-After these developments in Russia, the Synod of our Church
forbade him to go there for several years. But the reasons
for his suspension and then his being deposed relate to the
events of the year 2000, when the affairs of the West European
Diocese were examined at the Sobor. At that time it was ordered
that he be only the vicar of our parishes in France, but not
the ruling bishop there. Bishop Varnava did not obey this
conciliar decision, and therefore he was placed under suspension
by the Church. He too was made
use of by certain extremists among the clergy there. This
group consists of only 10 individuals: 8 priests and 2 deacons,
and in no way do they express the general opinion of the Western-European
Diocese. For their schismatic activity, they were all defrocked,
except for two persons who repented in time.
In the other dioceses, such dissent is altogether insignificant.
Even in Canada itself, only two priests, without their parishes,
joined this movement. Thus one cannot speak of a division
or separation: this is something on a very different scale.
It is another matter in our parishes in Russia, where, according
to my information, two bishops broke away and recognize only
- Can you tell us who they are?
- They are Lazarus (Zhurbenko), archbishop of Tambov and Odessa,
and Benjamin (Rusalenko), bishop of Kuban and the Black Sea,
both active in the Ukraine and southern Russia. But even among
the parishes of our Church in Russia, they represent a minority.
- In Russia, besides the Moscow Patriarchate, there is also
another "alternative" Church - the Russian Orthodox
Autonomous Church headed by Metropolitan Valentine (Rusantsev),
with its center in Suzdal. What is the attitude of the Russian
Church Abroad to this hierarch?
- The answer to that is quite unambiguous: he was defrocked
for serious misdeeds, and therefore cannot be either a bishop,
or a priest. For us, he is nothing more than a monk.
- Vladyka, the latest Sobor of Bishops of the Church Abroad
in the year 2000 re-evalutated the perspectives for its relationship
with the Moscow Patriarchate, and, because of this, many Orthodox
in Russia began to hope that a reunion of the two Churches
was possible. What are the real perspectives for such unity?
- Our new approach in this question is based, first of all,
on the very fact that there have been changes in the religious
life of the country. At the Bishops' Sobor of the Russian
Church Abroad (in October 2000), a talk was heard about the
Sobor that had recently been held in Moscow. As is known,
[at the Moscow Sobor of 2000] the foundations of a social
conception of the Russian Orthodox Church were made known,
and in many of their points, they changed our old views of
what sort of a Church the Moscow Patriarchate was. What I
have in mind is those points where the independence of the
Church from the government is discussed. We took this as a
condemnation of "Sergianism". What was especially
important to us was the glorification of the New Martyrs of
Russia at that Sobor, since we had already long since canonized
them, and had venerated them more than one decade [since 1981-Tr.].
At the Sobor in 2000, a Commission was set up to study the
questions of the mutual relations of our Church and the Moscow
Patriarchate. You mentioned two Churches: I have never recognized
this, and never shall: we are not two Churches, but two parts
of the one Russian Church. Since the beginning of the 1990's,
when it became possible for Russians to have some sort of
human contact with the West, even then the question of a rapprochement
arose. It was right here, on the territory of the German diocese,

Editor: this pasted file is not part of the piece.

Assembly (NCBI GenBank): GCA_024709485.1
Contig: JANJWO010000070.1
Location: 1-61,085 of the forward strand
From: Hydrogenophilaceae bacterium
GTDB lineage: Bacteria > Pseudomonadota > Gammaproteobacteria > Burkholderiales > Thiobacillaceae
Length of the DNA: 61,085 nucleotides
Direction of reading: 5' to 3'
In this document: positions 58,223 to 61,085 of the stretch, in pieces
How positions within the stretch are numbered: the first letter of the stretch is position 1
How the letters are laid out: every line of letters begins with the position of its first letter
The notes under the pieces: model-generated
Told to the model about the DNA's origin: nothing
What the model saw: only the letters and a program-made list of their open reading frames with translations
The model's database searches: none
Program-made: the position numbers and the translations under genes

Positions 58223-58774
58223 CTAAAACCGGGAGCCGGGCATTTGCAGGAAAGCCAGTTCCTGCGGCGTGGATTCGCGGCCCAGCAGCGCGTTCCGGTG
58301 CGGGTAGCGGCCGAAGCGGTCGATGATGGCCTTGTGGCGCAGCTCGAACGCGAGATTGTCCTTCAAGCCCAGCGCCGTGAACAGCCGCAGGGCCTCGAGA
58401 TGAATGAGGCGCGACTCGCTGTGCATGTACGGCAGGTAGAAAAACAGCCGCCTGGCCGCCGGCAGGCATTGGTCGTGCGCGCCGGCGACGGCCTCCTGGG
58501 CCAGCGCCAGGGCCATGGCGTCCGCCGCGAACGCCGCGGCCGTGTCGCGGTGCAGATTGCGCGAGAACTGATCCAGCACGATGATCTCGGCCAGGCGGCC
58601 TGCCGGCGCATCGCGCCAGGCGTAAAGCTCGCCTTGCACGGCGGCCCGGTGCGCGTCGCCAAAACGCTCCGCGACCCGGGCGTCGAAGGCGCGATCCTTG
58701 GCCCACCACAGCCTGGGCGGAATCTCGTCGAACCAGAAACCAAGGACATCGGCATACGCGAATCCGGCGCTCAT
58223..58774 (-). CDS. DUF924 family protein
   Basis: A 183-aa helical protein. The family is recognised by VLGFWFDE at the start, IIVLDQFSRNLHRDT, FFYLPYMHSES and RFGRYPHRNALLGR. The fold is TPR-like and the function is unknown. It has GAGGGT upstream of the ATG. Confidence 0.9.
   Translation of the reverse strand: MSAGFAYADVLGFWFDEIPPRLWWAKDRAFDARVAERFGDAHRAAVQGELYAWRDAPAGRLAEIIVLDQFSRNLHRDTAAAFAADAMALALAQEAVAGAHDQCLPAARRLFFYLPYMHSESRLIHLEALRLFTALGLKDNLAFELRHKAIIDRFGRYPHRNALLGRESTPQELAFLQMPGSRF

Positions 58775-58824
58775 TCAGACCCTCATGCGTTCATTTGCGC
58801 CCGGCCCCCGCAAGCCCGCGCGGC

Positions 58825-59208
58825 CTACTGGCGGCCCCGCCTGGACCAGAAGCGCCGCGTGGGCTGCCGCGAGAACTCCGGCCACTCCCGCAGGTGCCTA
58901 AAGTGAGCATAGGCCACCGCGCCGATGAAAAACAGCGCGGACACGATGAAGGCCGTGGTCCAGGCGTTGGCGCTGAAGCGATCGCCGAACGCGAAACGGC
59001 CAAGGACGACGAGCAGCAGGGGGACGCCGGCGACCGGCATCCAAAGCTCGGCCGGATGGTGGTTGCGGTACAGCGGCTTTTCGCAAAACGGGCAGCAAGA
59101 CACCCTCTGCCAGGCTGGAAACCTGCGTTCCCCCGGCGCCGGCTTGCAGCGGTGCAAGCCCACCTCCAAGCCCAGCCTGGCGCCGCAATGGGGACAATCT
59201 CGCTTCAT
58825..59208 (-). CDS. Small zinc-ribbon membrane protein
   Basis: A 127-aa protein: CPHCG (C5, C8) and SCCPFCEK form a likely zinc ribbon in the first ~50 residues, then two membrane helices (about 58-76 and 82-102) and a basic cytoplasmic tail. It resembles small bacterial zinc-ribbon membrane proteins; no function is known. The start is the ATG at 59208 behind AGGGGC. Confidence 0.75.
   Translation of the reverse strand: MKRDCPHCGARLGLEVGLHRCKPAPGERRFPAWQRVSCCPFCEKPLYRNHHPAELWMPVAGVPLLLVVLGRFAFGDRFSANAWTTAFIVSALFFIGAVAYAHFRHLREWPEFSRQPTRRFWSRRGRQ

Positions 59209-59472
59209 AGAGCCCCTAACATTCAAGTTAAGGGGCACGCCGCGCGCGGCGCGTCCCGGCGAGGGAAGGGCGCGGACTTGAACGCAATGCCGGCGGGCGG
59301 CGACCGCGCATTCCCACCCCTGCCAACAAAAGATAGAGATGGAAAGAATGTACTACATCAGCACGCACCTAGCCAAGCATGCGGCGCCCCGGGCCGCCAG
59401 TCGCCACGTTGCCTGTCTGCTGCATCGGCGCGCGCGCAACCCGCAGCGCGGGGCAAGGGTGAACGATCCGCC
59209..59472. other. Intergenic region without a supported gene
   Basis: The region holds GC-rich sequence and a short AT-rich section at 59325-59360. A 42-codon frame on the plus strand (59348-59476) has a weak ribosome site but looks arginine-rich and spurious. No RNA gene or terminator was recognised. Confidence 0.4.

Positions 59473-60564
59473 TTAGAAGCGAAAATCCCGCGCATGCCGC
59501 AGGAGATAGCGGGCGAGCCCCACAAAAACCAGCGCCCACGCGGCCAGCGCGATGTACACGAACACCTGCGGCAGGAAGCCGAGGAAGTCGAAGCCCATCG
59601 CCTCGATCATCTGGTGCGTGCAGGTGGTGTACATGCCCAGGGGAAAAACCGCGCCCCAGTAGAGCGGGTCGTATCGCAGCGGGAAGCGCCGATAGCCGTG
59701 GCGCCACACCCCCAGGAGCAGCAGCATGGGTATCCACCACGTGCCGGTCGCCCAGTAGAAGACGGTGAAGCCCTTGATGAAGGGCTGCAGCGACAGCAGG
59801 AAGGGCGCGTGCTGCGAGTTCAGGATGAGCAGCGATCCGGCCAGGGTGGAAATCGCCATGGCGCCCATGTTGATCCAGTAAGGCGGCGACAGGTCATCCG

that from 1993 we began to have discussions with representatives
of the Moscow Patriarchate. In these discussions, one bishop
and four priests from each side took part. I represented the
Church Abroad, while Archbishop Feofan (Galinsky) represented
the Moscow Patriarchate. We met usually twice a year, and
discussed all the questions that we considered important for
overcoming the present divided state. And I must say, at these
meetings we found many new possibilities for overcoming these
difficulties. Thus, in my view, this was a very valuable experience,
and I personally very much regret that it was so rudely broken
off by the Moscow Patriarchate.
- In what way?
- By the seizure and expulsion of our monks from monasteries
in the Holy Land, the rude breach of the most basic human
rights on the part of the Stalin-like structure of administration
of the Russian Orthodox Church--the Moscow Patriarchate. This
structure, which interferes with any positive development,
unfortunately, even now exists as an inheritance from the
darkest times in 20th century history.
This was particularly unpleasant for me, and the cause of
pain, since I personally was responsible for these monasteries
in the Holy Land, and could do nothing to prevent what happened.
Despite all the discouraging circumstances, our meetings with
the representatives of the Moscow Patriarchate still continued
for a time, but our flock abroad did not understand this,
and therefore it became necessary to break off the meetings.
- You mentioned a Stalinist legacy in the Russian Orthodox
Church of the Moscow Patriarchate. Could not that which the
enemies and critics of the Moscow Patriarchate call "Sergianism"
interfere with the process of reunion of the two parts of
the one Church?
- Here there emerges the close bond of the Moscow Patriarchate
with the government, a bond which has survived till the present.
I recently read an interview of Metropolitan Kirill of Smolensk,
where he praises this bond, which, in his opinion, developed
so splendidly in the Soviet period. In my eyes this is the
same repulsive "Sergianism". But we all recognize
that the Department of External Relations, and other establishments
of the Moscow Patriarchate, are not the Russian Church as
a whole. The Russian Church is far broader, and, when I speak
of it, I speak with love of the Russian Orthodox people, of
the majority of the clergy.
- Have you had occasion to meet with Patriarch Alexy II in
Moscow, and to discuss these problems with him?
- Yes, I have met the Patriarch, though to be sure it was
some time ago, in 1997, and we had time only to touch upon